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470 article submissions by the ChefTalk.com community.

Support

  • by NickoAdministrator

Need help? You've come to the right place! This page has links to all the resources you need to get the most out of this site. FAQ All else being equal, start with the FAQ and see if your question is answered there. We've covered a range of topics, from how to change your password to details on how tags work.   Your questions may also be answered in one of our Tutorials: Community Profile Tutorial - learn how to edit your Community Profile, edit Your List, change your avatar, edit your Account Details, and change your password.  Discussion Forum... read more

Standard Article Tutorial

  • by NickoAdministrator

Learn how to: Create A New Article Edit An Existing article Revert An Article To A Previous Version Report An Article     Create A New Article Navigate to the Article home. (Sometimes called a Wiki) On the main article page, you will see several tabs- locate the section you would like to contribute to.   Within that article section, you will see a button to create a new article.  If you do not see this button, you do not have the ability to create articles in this section. Click the "Create Article" button. A popover will... read more

Followers Tutorial

  • by NickoAdministrator

What is Following? Following is like subscribing to another member; you'll receive notifications of their activity in public areas.   How do I follow another member? To follow a member, visit their profile page and click the "Follow Member" link under their avatar. You will be able to "unfollow" someone in the same place.   What will I be notified about? When following another member, you'll be notified about many of the same things that appear in their activity feed: replying to threads, writing reviews, and other actions they take around the... read more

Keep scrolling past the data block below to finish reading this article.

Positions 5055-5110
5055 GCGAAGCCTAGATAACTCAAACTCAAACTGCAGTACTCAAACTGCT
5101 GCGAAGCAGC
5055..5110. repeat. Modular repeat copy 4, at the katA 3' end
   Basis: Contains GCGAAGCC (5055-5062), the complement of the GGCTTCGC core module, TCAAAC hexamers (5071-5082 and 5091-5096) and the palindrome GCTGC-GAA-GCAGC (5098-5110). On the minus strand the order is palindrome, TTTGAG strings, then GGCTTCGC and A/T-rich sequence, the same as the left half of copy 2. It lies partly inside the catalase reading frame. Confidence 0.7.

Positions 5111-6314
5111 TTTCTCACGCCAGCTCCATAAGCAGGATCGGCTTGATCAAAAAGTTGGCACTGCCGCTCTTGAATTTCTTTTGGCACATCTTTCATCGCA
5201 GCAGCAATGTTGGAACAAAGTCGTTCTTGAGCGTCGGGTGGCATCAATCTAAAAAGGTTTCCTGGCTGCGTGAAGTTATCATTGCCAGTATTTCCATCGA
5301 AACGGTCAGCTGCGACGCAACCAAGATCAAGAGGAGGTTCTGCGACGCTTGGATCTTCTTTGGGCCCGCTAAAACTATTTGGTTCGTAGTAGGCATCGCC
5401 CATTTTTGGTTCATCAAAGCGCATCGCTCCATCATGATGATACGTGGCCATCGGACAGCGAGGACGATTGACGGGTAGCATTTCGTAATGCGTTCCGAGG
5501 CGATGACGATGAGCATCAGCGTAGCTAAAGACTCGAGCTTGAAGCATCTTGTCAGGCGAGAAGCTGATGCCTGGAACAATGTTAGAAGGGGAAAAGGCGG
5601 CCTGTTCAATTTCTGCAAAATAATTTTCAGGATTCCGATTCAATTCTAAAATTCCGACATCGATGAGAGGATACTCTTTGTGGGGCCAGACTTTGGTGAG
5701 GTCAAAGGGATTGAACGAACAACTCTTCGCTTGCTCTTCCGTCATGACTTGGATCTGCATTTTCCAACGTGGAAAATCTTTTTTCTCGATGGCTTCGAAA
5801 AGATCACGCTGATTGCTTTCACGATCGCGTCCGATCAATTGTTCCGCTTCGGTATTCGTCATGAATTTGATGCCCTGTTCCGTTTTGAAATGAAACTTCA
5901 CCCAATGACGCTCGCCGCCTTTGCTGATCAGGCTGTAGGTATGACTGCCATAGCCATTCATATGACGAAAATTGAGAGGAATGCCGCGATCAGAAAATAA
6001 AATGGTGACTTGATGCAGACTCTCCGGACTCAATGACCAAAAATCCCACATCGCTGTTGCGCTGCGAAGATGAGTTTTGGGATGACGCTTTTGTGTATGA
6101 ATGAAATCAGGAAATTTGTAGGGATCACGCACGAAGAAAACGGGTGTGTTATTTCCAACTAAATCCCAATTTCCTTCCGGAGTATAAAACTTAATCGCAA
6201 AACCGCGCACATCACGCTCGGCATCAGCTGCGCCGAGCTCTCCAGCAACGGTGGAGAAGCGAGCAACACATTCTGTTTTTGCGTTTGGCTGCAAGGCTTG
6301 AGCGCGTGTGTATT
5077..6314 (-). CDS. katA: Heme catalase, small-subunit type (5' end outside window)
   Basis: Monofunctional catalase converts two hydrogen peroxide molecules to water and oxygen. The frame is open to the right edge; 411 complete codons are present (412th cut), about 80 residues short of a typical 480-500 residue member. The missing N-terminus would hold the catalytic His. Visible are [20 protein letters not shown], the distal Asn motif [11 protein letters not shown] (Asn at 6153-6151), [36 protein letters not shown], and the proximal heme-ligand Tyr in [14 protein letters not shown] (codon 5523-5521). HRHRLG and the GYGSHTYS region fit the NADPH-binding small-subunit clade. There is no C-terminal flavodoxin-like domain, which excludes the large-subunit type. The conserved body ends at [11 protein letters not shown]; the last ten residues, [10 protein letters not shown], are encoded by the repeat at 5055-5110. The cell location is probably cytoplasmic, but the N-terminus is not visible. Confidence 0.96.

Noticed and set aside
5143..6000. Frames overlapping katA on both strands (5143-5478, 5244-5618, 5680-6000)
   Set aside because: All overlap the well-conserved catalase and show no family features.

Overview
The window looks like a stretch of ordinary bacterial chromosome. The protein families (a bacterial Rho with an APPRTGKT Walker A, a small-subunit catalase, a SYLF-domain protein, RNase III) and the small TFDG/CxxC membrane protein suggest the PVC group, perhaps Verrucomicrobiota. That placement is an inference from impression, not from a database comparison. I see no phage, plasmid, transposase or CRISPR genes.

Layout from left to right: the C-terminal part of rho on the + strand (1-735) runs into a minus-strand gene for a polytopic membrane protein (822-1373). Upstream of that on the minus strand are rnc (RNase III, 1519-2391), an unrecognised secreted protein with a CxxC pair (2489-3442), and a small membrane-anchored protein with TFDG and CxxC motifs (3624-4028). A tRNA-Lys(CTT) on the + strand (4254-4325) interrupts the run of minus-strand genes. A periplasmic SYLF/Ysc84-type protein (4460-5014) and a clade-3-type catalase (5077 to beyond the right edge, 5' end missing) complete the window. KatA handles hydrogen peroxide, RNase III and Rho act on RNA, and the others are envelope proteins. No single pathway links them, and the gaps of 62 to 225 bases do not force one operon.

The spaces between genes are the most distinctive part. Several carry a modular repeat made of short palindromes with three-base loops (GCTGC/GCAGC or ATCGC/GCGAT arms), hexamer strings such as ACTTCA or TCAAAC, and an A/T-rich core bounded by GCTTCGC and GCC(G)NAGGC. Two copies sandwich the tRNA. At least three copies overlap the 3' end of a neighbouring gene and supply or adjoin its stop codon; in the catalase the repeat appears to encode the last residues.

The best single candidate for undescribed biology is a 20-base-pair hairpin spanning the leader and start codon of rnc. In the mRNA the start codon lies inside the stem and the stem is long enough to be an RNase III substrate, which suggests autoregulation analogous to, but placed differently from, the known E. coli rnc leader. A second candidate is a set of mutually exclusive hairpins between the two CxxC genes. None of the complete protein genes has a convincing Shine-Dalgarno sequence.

Child Slavery in our Chocolate

  Chocolate. The word itself is tantalizing and makes our mouths water. It is an ingredient that we not only use in a plethora of foods, but is also simply an enjoyable snack. Unfortunately, the origins of our chocolate are, more often than not, much more bitter than we would expect. Major chocolate corporations, primarily Nestle, Hershey’s, and Mars, purchase the cocoa they use in their chocolate from plantations in West Africa that use child slave labor. This way, these corporations are able to buy the cocoa cheaply and maximize their profits. This problem was... read more

Burgatory - Behind the Burger

Behind the Burger: Burgatory, Pittsburgh by Jim Berman CCI     Is the twelve-course degustation menu going by way of Baked Alaska and Tomatoes in Aspic? Perhaps, so. Perhaps the local movement will embed and hang tough; the way we ate 200 years’ ago is new again. Bold plates of quality ingredients is the rage. Only this time around, it is because we want to, not just because we have to; going back to our roots, as if we ever are able to abandon them, if you will. Roots, by definition, provide footing, vital life-giving juices and at the end of the day, a... read more